Chatbot Sensitivity determines that how your Chabot is sensitive to visitors’ questions during the live chat. The sensitivity score range is from 0 to 100 and can be manually adjusted. This will change the score range of the returned “High Confidence Answers”, “Possible Answers” and “No Match Score Answers”.
Once a visitor asks a question, the system will then calculate the Matching Score of the question from the pre-defined question base with in the system and sort out the Matching Score from high to low. Each question in the pre-defined question base will have a real-time Matching Score.
By default, the High Confidence Answer Score is 90 and No Answer Score is 50. Hence the questions in the pre-defined base which have Matching Score equal or greater than 90 will include corresponding answers in this range.
If the score of one question is equal to or greater than the High Confidence Answer Score 90, the Chatbot will send the preset answer of this question to visitors as the High Confidence Answer.
If multiple questions in your pre-defined question base have the score equal or greater than High Confidence Answer Score 90, or there are one or more answers whose Matching Score is less than the High Confidence Score but greater than No Answer Score, Chatbot will send 3 questions that have the highest scores to visitors to choose from and then provide a Possible Answer.
The example question “How to customize?” above does not get a High Confidence Answer according to Question Learning data. However, it is in the Possible Answer range (scores from 51 to 89) and so it is why Chatbot returns a list of suggested available questions that could be more relevant to their query and help the Chatbot to answer it in a timely manner.
Note:If there is only 1 or 2 Possible Answers, Chatbot will give a list of 1 or 2 possible relevant questions that the visitor can select to get their answers and be more specific.
No Answer Score defines the Matching Score range in which the Chatbot returns an alternative solution to the visitor since original question asked by the visitor returned as being not within the operating score range and so the Chatbot was not able to find any pre-defined solution.
The above example question “Where can I find the email address of a customer?” gets a very low Matching Score which is under 50. So Chatbot returns No Answer.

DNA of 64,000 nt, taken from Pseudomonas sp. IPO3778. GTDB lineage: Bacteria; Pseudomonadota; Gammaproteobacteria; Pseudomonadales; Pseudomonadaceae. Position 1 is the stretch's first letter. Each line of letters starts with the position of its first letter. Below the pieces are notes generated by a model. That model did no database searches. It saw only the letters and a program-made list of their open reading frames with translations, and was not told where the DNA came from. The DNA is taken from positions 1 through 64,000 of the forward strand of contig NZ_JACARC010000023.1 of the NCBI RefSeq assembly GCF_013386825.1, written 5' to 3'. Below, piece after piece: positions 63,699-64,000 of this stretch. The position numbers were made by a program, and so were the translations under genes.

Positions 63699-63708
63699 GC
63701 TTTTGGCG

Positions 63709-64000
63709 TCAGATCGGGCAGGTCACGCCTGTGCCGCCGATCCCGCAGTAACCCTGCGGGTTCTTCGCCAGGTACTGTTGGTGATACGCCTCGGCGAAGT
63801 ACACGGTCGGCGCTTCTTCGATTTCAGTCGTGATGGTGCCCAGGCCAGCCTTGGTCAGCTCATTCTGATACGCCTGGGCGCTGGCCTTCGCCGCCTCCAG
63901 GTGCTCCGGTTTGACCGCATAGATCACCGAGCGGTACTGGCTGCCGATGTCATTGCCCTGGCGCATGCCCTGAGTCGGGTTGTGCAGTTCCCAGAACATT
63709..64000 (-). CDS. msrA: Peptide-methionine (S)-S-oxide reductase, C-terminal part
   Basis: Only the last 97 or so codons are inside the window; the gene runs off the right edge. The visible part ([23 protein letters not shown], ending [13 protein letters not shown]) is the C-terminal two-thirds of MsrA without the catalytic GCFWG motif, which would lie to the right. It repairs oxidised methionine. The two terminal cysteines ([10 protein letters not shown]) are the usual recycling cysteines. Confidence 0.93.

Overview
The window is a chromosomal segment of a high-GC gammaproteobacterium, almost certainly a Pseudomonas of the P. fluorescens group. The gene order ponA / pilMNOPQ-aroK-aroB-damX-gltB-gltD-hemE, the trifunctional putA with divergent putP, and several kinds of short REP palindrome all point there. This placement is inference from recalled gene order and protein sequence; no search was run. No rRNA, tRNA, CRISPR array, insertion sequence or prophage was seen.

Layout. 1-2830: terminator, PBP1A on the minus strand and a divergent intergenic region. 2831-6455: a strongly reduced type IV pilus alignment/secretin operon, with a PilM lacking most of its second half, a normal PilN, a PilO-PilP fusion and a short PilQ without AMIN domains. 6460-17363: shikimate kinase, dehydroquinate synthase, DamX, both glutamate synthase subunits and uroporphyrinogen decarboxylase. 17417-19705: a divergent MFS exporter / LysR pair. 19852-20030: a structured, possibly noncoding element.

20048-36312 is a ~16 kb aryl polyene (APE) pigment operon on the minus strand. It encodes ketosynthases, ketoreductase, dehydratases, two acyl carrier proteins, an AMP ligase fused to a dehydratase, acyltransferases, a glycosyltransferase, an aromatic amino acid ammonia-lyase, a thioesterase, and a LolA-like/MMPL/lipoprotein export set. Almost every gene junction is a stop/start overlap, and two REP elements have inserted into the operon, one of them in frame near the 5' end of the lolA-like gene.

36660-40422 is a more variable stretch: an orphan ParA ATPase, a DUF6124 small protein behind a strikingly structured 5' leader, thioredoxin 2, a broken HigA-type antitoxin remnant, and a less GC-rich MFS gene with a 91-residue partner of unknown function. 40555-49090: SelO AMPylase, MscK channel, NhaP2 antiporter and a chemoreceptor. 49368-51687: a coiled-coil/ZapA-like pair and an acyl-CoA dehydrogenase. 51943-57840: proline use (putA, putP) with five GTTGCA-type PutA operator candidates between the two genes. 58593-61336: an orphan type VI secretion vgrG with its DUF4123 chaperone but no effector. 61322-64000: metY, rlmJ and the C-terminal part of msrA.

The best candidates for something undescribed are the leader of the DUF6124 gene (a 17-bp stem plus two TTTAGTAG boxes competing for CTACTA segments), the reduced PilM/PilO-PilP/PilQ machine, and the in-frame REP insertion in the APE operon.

In the following example, Chatbot delivers 2 Possible Answers’ Standard Questions for the question “How to change payment info?”, even the visitor’s asked question is quite close to the questions listed in the Chatbot answer. This sample question should get a very high Matching Score but it is still under the High Confidence Answer Score 90.
Now if you change the High Confidence Answer Score to 85 and send the same question again, Chatbot might send a High Confidence Answer directly as only one question’s Matching Score is equal or greater than 85. Also, there will also be scenarios that Chabot returns Possible Answers to one visitor question, but returns a High Confidence Answer directly to the same question if you increase the High Confidence Answer Score.
If your Question Base is well equipped with all the question types of your business and it is “smart” enough to answer the visitor questions directly, you may increase the High Confidence Answer Score. Thus, there is a higher chance that your visitor gets the High Confidence Answer directly instead of the possible question list.
In the case of No Answer Score, if your Chatbot returns no answer to most of your visitor questions, you may decrease the No Answer Score. So there is a higher chance for the Chatbot to deliver a selection of possible questions which should help instead of No Answer.
Each live chat Campaign will have its own Chatbot, which means the Chatbot sensitivity can be varied.
Helping your Chatbot to learn is always the best policy to improve its sensitivity. The more questions you give Chatbot to learn, the more accurate it will be in fetching the right answers.